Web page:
Back To Career News

How to Balance Work With Continuing Education

Topics: Career Advice

You’ve decided you want to go back to school, but aren’t willing to give up the day job. Let’s face it — there are still bills to pay and groceries to buy. While this means you’ll probably have less spare time, it is possible to balance your day in order to get everything done and stay sane. Here are a few tips for keeping it together as you learn while you work.

continuing education
Image Credit: Jon Flobrant/Unsplash

Manage Your Time

Pursuing both paid work and continuing education means time will become a precious commodity. Get organized, keep a diary filled with important dates, and allocate the appropriate amounts of time to each of your ventures.

Make a commitment to reassessing your time budget at regular intervals, the same as you would a household budget. If you’re consistently running short in one area or another, it’s better to make tough choices now than suffer later.

Do You Know What You're Worth?

Don’t forget to schedule time for relaxation and socializing, too. If there’s no downtime, you’ll burn out and risk losing focus.

Talk to Your Boss

Going back to school is a big change, and one that you shouldn’t try to keep a secret. Be honest with your manager about your plans, and show that you’re proactively taking steps to make sure it won’t affect the quality of your work. Depending on the amount of time you need to commit to studying, you may have made the choice to go part-time for a while.

Schedule a meeting with your manager as early as possible, so that they can be informed and try to meet your needs. If part-time, freelance, or flexible hours aren’t available, it might be worth starting a job hunt early. Be honest with yourself about how much work you can handle. PayScale’s free salary report will help you figure out the typical compensation for your experience, job title, and geographic location.

Accept That You Can’t Do Everything

While you’re working and studying simultaneously, some time-consuming hobbies might have to be put on the back-burner, while others will have to be rearranged around your new schedule. For example, exercising regularly is a priority for many — and will actually allow you to be more productive — but you might not be able to commit to this year’s half-marathon.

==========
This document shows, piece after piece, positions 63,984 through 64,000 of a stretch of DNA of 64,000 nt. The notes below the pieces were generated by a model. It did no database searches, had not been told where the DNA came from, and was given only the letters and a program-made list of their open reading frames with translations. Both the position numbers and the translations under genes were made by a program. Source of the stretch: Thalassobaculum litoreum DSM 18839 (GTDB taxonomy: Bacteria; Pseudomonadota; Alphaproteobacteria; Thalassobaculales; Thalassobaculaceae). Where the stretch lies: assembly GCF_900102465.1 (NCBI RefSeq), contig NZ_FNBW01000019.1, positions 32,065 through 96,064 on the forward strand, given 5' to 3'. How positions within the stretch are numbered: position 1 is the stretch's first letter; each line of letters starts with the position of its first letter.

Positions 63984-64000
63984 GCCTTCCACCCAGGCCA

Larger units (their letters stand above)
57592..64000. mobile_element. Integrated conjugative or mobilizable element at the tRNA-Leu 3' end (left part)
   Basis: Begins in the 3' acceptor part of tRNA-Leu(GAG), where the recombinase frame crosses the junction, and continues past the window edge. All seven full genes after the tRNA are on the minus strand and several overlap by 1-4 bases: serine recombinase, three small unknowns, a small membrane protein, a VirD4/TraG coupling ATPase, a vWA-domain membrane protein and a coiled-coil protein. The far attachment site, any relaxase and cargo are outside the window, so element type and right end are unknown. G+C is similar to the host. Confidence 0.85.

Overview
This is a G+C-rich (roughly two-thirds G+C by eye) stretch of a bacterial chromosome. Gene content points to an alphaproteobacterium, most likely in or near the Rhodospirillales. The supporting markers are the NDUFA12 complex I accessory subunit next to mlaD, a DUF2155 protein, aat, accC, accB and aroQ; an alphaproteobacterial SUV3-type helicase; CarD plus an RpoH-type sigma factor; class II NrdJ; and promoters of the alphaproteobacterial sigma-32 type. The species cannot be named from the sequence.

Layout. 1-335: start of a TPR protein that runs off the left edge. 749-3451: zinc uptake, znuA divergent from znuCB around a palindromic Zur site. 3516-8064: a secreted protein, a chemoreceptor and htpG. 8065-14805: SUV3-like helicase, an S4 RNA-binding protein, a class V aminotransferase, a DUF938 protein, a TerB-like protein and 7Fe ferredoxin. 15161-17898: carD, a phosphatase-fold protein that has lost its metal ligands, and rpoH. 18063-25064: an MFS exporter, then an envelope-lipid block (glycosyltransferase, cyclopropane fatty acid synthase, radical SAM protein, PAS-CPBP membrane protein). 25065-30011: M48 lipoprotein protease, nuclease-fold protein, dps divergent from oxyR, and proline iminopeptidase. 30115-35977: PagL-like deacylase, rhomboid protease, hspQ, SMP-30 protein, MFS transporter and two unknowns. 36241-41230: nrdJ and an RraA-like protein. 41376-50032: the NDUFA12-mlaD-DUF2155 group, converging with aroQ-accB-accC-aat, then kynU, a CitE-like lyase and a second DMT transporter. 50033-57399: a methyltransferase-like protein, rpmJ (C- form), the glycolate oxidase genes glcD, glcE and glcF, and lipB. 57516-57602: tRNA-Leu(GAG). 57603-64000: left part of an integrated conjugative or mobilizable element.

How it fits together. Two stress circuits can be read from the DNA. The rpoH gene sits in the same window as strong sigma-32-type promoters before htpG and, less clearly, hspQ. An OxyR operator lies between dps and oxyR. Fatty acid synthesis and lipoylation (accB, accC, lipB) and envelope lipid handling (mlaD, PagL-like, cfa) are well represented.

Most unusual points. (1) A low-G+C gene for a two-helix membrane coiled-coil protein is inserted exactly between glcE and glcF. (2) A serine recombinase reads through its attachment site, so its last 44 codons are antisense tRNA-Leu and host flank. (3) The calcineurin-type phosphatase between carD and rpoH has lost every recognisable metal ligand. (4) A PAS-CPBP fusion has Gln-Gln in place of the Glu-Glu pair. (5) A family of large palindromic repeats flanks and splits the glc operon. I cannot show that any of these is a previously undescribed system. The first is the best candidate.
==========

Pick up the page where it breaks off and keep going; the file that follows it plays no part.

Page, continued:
Take a look at how you currently spend your time and what might need to go. Whether it’s binge-watching Netflix or drinks after work with colleagues, there will be something you do regularly that might need to be cut out. It’s only temporary, but the reality is, your time just got a lot more precious.

Tell us What you Think

Have you studied and worked at the same time before? Do you have any time management tips to share? Let us know in the comments or join the discussion on Twitter.

Kirsty Wareing
Read more from Kirsty

Leave a Reply

1 Comment threads
0 Thread replies
Most reacted comment
Hottest comment thread
1 Comment authors
Alexa Recent comment authors
newest oldest most voted
Notify of

Nice article Kristy… The other one linked on GET ORGANIZED is a well written one too. I am going to ask my kids read both these articles and probably after that they might understand what I had been telling them is what people are doing… 🙂 I had been trying to implement the same kind of time management strategies that I use in office and I use personally and most of the days they dedicate themselves in spoiling the plan.… Read more »

What Am I Worth?

What your skills are worth in the job market is constantly changing.